by Taylor Fredin and Nick Peterson
Deh Cho Canoe Expedition
Taylor Fredin and Nick Peterson are paddling 1,500 miles across the Mackenzie River watershed. The canoe trip will take them down the Slave River, around the South Shore of Great Slave Lake, and down Canada’s longest river: the Mackenzie. They will be exploring northern culture and environmental issues in and around the watershed.
|A very chilly selfie|
Inuvik to Tuktoyaktuk: August 2 - August 7
Nick and I left Inuvik on a rainy, cold morning. The Mackenzie River
Delta has hundreds of lakes and river channels that had the potential to make navigation difficult. Fortunately, we were able to follow barge markers most of the way from Inuvik to the Arctic Ocean.
The East Channel of the Mackenzie River delta is home to countless migratory birds, large caribou and reindeer herds, and many endemic species of fish.
During the summer, however, the east channel serves as the main waterway between Tuktoyuktuk, on the arctic ocean, and Inuvik. We saw barges, motorboats and even a construction crew with a large
|A large barge near the ocean|
To our surprise, the delta seemed less "wild" than the rest of the Mackenzie River.
|Breakfast in the rain|
|A very damp morning|
|The Caribou Hills|
Finally, three stunted spruce marked the northern limit of trees. Beyond this point a green blanket of moss, lichen, berries, and small shrubs hid the permafrost. Barren lands did not seem to be an appropriate description of this lush area. Perhaps a winter visit would offer a new perspective.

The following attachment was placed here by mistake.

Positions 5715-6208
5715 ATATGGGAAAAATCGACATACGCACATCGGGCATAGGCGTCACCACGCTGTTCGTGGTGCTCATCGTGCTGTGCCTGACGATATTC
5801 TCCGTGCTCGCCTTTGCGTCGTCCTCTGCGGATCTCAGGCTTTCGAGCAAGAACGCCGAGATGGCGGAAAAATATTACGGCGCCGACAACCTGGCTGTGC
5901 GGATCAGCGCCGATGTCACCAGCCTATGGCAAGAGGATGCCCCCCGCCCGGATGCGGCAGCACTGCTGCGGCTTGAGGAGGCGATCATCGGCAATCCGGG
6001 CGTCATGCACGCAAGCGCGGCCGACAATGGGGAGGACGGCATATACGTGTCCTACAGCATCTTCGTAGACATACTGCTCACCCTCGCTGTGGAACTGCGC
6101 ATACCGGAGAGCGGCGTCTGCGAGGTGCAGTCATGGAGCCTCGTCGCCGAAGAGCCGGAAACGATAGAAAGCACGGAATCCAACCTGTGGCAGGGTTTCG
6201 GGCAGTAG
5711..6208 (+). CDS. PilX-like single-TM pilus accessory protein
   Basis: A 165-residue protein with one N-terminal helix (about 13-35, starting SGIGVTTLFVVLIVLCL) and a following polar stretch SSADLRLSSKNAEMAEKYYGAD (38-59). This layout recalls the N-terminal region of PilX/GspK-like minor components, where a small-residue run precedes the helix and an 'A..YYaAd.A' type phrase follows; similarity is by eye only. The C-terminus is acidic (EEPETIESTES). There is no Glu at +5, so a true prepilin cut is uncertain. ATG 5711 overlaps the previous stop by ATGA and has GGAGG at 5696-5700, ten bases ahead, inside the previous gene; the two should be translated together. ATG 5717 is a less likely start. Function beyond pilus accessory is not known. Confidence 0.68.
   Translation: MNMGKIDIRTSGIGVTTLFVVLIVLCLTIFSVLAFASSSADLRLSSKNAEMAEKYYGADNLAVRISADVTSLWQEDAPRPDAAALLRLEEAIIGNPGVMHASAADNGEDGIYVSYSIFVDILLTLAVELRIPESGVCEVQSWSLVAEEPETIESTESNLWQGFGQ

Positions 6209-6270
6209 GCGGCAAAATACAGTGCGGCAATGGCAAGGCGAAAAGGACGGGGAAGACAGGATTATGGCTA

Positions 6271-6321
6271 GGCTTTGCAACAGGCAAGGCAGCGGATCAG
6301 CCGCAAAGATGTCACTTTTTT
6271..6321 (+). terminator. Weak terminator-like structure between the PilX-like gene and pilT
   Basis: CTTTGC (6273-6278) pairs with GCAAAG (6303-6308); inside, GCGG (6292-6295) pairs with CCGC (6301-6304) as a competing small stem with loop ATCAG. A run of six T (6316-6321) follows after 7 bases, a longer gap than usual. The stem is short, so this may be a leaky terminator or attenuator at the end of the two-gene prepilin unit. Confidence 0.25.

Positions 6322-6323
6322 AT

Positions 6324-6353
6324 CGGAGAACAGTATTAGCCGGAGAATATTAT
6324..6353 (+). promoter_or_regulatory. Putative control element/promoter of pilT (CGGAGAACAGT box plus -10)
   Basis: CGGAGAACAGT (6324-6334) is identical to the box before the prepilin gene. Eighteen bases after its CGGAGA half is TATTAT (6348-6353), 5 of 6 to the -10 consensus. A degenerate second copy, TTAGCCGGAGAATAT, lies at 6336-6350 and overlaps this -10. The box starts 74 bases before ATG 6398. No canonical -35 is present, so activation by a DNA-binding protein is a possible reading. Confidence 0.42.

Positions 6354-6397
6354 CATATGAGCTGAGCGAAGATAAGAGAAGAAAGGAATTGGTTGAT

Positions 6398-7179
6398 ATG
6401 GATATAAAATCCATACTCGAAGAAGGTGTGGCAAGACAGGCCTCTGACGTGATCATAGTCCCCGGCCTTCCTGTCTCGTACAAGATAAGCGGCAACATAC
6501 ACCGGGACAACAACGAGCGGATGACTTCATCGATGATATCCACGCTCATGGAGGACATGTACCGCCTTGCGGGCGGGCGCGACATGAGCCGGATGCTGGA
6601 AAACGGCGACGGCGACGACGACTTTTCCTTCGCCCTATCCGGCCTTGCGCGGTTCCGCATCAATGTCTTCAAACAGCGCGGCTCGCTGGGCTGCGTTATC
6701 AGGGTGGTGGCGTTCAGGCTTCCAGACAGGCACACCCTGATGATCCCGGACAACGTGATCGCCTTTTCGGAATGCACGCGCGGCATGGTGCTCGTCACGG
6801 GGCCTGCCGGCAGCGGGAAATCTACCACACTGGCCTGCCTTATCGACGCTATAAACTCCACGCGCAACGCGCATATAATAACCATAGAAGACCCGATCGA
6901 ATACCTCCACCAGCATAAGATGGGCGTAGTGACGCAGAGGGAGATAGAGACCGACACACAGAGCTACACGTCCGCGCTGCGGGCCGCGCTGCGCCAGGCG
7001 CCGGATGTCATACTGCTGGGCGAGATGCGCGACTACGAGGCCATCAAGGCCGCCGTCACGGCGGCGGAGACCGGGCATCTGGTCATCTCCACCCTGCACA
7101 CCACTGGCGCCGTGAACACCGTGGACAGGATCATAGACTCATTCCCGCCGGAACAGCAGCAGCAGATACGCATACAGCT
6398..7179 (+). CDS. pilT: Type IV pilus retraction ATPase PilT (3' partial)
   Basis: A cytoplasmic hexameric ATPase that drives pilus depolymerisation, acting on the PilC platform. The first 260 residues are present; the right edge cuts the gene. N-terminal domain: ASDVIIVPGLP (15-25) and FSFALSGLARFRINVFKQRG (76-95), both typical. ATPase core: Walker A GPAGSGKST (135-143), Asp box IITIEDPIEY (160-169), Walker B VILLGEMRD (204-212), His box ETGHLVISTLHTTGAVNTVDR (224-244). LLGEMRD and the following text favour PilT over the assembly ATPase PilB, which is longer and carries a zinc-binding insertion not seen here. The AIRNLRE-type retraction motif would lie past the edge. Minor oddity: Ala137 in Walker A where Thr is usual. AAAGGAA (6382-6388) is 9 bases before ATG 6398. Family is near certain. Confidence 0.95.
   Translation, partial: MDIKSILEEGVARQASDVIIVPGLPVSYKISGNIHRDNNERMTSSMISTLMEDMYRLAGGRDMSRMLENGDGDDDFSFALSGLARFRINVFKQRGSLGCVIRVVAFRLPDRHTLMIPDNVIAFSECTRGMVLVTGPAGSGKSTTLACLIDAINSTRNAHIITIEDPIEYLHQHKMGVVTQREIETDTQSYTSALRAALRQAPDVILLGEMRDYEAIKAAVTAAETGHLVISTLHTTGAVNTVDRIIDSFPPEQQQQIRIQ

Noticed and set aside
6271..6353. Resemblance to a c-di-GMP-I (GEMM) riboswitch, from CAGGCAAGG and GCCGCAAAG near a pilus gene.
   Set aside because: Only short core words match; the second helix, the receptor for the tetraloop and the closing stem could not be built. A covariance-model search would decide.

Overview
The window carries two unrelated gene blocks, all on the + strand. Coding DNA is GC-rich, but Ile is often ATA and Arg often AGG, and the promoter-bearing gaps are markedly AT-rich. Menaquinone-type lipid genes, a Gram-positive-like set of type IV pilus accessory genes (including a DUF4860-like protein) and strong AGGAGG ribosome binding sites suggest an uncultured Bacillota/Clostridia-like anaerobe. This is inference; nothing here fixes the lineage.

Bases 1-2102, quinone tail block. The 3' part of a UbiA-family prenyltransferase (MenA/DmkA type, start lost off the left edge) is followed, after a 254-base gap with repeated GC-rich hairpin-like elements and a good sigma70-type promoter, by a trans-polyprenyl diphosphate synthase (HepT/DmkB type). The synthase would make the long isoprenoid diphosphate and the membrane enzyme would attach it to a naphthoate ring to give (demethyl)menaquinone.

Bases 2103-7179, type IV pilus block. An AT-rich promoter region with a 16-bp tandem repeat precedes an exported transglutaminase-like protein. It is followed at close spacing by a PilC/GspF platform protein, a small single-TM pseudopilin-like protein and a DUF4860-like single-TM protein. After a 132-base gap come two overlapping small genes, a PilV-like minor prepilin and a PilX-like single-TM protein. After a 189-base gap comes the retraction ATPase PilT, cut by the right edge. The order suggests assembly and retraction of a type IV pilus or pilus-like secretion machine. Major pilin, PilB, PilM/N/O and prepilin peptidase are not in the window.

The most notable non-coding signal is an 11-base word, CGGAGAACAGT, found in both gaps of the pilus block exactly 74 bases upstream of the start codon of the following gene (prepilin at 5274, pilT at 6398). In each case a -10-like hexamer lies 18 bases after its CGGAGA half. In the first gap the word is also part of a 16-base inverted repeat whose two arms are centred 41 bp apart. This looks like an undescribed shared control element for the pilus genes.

|Camping above the treeline|
|A beautiful sunset on the Arctic Ocean|
The people using a nearby whaling camp allowed us to stay in an empty cabin.
The camp used by Inuvialuit people from Tuk and Inuvik. Here they hunt beluga whales at the end of June and early July and catch herring in August. This meat is a main source of food for many people in the area. The storm raged on for 36 hours.
We were happy to have a warm, dry place to wait for calm water.
|Nick tying down our canoe as the wind increased.|
We stopped to look at exposed permafrost on the shore and to warm up our feet with a set of jumping jacks and, our favorite, the hypothermia game.
We arrived in Tuktoyuktuk around noon. Finishing the paddling part of this amazing journey was bittersweet, but it felt good to accomplish our goal.
We had the opportunity to explore the town and experience a Tuktoyuktuk music festival before our boat ride back to Inuvik the next day.
|Nick and Taylor in Tuktoyaktuk|